Wednesday, February 1, 2012

National Bird Feeding Month

btb Tomorrow may be the ground hog’s big day, but the rest of February belongs to the birds.

In 1994, John Porter, a former United States Representative from Illinois, proclaimed February as National Bird Feeding Month. This resolution was passed in an effort to help encourage people to discover the  fun and beneficial hobby of backyard bird feeding.

When I was a kid, I thought that bird watchers were real nerds. But now I start each day singing a different tune – and it is often accompanied by birdsong.

Backyard birding has been called one of the fastest growing outdoor sports in the nation. According to the  National Survey of Hunting, Fishing and Wildlife-Associated Recreation (FHWAR), in 2006  more than 71 million people said that they enjoy wildlife watching and over 68 million  of them say that they do it around their homes. The report also says that these wildlife-watchers spent over $45 billion dollars on their hobby.  If I’m a nerd, I’m obviously one of many.

What I think is great about backyard birding is that it helps encourage people to take care of the planet. Once you start attracting wildlife to you yard, you soon learn that they like native plants and they DON’T like chemicals (such as pesticides, herbicides, etc.)

So if you aren’t already a bird watcher, I encourage you to give this fast growing hobby a peep – I mean a peak. It doesn’t take much of an investment to get started and winter is a great time to provide a little extra nourishment to neighborhood birds. Put out a bird bath or other water source or buy an inexpensive feeder and a bag of seed. Make sure that they are out of the reach of wandering cats or other predators. And then sit back and enjoy the music!

Maryland Statistics -
Total wildlife-watching participants . . . . . 1,491,000
Around-the-home participants . . . . . . . .  1,322,000
Total expenditures . . . . . . . . . . . . . . $633,699,000

Virginia Statistics -
Total wildlife-watching participants . . . . . 2,312,000
Around-the-home participants . . . . . . . .  2,082,000
Total expenditures . . . . . . . . . . . . . . $960,190,000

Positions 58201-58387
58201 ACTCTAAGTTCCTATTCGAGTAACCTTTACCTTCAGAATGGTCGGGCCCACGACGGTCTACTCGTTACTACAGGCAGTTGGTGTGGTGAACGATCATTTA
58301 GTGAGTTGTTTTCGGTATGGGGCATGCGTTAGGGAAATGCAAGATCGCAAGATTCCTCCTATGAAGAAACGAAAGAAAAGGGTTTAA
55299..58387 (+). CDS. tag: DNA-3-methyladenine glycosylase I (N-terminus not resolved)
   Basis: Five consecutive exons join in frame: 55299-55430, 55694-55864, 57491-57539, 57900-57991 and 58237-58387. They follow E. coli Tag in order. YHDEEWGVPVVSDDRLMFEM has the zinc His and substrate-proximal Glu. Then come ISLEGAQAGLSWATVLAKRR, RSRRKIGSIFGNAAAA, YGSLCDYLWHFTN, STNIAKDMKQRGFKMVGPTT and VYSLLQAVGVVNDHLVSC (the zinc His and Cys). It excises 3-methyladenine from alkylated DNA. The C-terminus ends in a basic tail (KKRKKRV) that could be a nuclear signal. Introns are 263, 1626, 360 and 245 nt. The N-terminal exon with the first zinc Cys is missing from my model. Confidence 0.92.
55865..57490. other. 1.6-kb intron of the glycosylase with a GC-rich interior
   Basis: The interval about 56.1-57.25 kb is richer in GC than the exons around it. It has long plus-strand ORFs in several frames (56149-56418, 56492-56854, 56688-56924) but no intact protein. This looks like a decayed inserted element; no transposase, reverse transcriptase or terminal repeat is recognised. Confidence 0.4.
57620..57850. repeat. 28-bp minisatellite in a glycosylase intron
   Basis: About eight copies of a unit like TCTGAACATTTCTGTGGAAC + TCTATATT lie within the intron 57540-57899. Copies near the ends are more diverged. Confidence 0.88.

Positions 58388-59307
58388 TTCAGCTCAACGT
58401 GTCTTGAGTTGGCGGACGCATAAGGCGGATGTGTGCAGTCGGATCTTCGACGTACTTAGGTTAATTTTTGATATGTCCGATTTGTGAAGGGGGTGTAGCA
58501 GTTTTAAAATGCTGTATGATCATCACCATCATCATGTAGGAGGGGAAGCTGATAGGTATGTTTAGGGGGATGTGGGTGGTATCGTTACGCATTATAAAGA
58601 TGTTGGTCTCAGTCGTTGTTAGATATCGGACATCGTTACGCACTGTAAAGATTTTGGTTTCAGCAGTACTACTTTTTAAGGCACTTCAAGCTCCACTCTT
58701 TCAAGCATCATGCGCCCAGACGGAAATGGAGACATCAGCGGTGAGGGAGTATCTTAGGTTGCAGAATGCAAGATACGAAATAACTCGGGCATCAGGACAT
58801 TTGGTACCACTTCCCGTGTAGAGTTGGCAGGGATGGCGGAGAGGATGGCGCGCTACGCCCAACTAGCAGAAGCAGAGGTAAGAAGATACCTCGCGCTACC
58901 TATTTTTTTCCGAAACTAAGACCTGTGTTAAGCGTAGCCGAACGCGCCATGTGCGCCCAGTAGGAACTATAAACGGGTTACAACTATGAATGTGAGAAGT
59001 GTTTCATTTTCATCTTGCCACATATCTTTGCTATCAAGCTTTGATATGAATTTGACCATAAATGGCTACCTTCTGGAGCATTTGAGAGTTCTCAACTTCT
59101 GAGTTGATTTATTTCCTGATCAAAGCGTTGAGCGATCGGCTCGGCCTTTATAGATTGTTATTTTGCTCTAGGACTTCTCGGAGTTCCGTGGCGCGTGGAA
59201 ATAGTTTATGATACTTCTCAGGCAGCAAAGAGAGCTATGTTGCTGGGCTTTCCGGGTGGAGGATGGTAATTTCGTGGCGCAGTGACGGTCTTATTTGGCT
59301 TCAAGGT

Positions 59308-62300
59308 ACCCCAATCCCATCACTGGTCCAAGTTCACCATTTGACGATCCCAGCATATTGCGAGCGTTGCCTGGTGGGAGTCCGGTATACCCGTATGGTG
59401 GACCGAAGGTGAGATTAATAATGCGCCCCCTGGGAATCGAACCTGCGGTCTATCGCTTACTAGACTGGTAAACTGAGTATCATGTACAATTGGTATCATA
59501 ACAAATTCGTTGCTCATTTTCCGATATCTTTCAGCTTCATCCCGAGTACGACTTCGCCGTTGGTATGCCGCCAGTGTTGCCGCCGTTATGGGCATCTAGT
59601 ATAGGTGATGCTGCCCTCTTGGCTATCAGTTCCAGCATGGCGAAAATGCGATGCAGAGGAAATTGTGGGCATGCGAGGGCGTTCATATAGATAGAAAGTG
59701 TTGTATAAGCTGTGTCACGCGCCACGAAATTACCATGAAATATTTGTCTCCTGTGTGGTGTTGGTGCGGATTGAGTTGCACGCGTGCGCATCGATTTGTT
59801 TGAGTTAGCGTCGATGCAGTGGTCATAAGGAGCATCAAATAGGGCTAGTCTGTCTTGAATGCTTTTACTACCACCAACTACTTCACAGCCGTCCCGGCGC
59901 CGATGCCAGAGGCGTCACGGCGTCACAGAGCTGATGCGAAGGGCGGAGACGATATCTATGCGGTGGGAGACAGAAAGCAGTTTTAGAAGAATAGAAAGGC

How I became a bird nerd

downy1 February is National Bird Feeding Month, so I thought I would write a post about how I got interested in bird watching.

I’ve always liked nature and wildlife but my interest really took off back in the early 1970’s.

My mother came home from a trip to Oklahoma and told me that my Aunt Fran (aka Miss Fran from Story Land if you grew up out there) had her yard certified as a National Wildlife Federation (NWF) Backyard Wildlife Habitat . Knowing my Aunt Fran (she’s one of my idols), she may have been one of the first people in the country to do so. I thought it was so cool, that I wanted to have my yard certified too. So I learned, from the NWF, what I needed to do to help attract wildlife. I made my yard wildlife friendly by adding elements that provided food, water, shelter and places to raise young and by eliminating the many dangers that could harm the wildlife.

One of the first things I learned to do, of course, was to eliminate chemicals from my landscape. Chemicals in the landscape can harm birds, bees, hummingbirds, beneficial insects and even human critters and once I cut them out, a lot more wildlife species began hanging around. I also learned the benefits of adding native plants, which are usually great sources for feeding local wildlife.

My yard began attracting birds and butterflies and life was good.

A few years later, I was writing for the home & garden section of a local newspaper and I suggested that the editor let me write about the Backyard Wildlife Habitat Program. I got to visit many certified Backyard Wildlife Habitats in the area and seeing what those very eco-minded people had done with their yards just added fuel to the wildlife-loving fire in my heart.

That was the beginning of a whole new relationship with nature and the environment for me. Once I got up close and personal with wildlife, I started learning more and more ways to protect the critters, which meant learning how to protect the environment. I gave workshops to teach other people how to create environmentally friendly landscapes. And some of those people went on to train others.

I guess you can say that the seed that the NWF planted in me, to protect the environment, took root and has had a far-reaching effect.

Many people have heard of the Backyard Wildlife Habitat Program (which is now called the Certified Wildlife Habitat Program), but most of them probably don’t know that the program started from an article that they had in the April 1973 issue of National Wildlife Magazine. The article encouraged people to landscape and garden in a more sustainable, natural way, with wildlife in mind, to help restore the ecological balance of the planet.

Response to the article was so overwhelming that NWF began the Certified Wildlife Habitat™ program (originally known as Backyard Wildlife Habitat program) that same year to educate people about the benefits, for both people and wildlife, of creating and restoring natural landscapes.

There are currently over 140,000 NWF Certified Wildlife Habitats in the country and just from my own experience, I would guess that a good percentage of those property owners have made major changes to their gardening practices that have ended up having a significant positive impact on the planet.

So in honor of National Bird Feeding Month, I encourage you to take a closer look at nature. Cut down on the chemicals in your landscape. Plant some native plants. And learn to share your yard with the critters that were here before you!

10 Tips for Creating a Wildlife Friendly Garden

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